NEW YORK (TheStreet) -- It's already been a record year for media stocks, and if shares of the country's largest entertainment companies are to go any higher, they'll need a big push.
That push may come from the eagerness of media companies to expand internationally, where broadband offerings are growing and middle classes have more money and time to spend viewing and sharing television and online entertainment. Deals that combine media properties with international networks are likely to get increasing attention, says BernsteinResearch's Todd Juenger.
Media stocks have well outperformed the Standard & Poor's 500 Index
The bump that Scripps Networks (SNI) has enjoyed, since Variety reported on Dec. 11 that the owner of HGTV and the Food Network was considering a merger with Discovery Communications (DISCA) is proof of investor interests in deals that extend brands beyond the North American market, Juenger said. Scripps shares have gained more than 7%, and even Discovery, the would-be acquirer, has gained 1.7%.
To Juenger, the market's apparently sanguine view of the possible merger reflected investors' general approval for media companies looking to expand internationally as much as for a potential merger of Discovery and Scripps Networks. Investors are more apt to applaud a company for spending capital to acquire non-U.S. assets than staying at home to fish around for something that might appear easier to integrate.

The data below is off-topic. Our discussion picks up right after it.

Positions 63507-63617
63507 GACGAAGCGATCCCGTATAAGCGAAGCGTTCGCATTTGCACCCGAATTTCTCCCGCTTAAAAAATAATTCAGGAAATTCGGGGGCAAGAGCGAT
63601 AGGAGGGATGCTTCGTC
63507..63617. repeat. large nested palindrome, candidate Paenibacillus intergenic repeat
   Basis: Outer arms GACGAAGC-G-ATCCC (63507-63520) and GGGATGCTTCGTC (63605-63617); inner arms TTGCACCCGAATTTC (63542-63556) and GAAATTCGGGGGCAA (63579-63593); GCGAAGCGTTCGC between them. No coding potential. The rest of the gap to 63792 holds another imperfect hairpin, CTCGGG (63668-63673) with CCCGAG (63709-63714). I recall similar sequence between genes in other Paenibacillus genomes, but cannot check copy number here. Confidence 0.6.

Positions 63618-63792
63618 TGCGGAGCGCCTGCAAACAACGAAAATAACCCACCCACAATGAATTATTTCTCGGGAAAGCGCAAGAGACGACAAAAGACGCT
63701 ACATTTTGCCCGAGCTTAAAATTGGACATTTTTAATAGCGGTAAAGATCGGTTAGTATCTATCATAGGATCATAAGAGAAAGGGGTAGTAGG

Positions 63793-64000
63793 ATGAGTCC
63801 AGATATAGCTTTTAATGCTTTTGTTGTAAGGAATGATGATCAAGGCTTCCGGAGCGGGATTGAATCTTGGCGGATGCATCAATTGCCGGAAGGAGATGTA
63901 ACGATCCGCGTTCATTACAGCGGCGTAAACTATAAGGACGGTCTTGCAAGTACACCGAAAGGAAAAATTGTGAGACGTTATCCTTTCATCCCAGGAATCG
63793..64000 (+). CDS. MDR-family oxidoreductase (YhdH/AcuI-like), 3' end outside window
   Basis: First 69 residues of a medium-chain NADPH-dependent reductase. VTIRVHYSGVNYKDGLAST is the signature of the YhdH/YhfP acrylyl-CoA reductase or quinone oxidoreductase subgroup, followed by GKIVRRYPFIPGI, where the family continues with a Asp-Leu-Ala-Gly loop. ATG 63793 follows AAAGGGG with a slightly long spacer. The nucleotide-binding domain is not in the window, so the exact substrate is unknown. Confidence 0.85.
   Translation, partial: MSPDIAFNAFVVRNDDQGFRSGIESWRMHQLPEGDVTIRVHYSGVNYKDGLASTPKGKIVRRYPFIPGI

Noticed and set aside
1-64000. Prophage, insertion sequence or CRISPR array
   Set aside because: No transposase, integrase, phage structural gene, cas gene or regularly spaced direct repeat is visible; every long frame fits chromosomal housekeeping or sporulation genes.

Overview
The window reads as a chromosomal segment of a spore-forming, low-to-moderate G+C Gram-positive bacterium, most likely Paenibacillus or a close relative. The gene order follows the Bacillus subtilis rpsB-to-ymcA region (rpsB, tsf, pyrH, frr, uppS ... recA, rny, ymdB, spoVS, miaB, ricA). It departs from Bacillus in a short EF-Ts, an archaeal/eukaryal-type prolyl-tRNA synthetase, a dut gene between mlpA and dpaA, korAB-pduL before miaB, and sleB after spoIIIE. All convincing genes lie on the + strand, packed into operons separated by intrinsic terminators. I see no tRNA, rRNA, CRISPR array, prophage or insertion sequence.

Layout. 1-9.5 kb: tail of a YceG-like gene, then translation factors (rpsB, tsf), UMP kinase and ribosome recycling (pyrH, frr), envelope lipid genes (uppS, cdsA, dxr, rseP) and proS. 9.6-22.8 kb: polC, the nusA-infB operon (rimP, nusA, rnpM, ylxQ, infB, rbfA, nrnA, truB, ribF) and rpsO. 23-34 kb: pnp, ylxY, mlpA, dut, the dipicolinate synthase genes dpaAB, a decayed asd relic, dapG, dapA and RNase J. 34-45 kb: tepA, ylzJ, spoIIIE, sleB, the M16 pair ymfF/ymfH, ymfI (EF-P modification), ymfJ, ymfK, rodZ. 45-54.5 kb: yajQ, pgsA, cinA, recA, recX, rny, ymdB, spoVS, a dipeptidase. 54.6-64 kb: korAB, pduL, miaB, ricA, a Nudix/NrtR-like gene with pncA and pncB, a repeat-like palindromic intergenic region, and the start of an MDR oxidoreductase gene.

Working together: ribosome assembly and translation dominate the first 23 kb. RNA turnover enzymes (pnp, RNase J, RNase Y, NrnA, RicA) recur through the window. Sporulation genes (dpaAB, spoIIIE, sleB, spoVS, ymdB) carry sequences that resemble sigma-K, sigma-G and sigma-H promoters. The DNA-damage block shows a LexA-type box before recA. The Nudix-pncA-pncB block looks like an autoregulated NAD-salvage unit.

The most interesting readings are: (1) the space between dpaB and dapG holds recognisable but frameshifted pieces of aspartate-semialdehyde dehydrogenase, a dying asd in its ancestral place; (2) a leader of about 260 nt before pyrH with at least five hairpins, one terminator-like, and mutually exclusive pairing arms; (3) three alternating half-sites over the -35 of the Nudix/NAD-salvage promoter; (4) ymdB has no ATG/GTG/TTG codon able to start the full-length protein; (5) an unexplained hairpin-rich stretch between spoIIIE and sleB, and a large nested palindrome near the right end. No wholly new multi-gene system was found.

Acquiring Scripps would give Discovery a wealth of popular programming likely to travel well abroad while the owner of the Food network would have access to markets throughout Europe. Discovery owns SBS Broadcasting Group, which operates in Denmark, Norway and Sweden, as well as Switchover Media Srl in Italy.
"The growth of non-U.S. markets is already visible, hiding in plain sight at DISCA and [21st Centruy Fox] (FOXA)," Juenger said in an investor report. "M&A will force investors to think hard about multiples paid relative to growth potential -- and it will be very hard to justify paying premium prices for slower growing, U.S.-centric assets."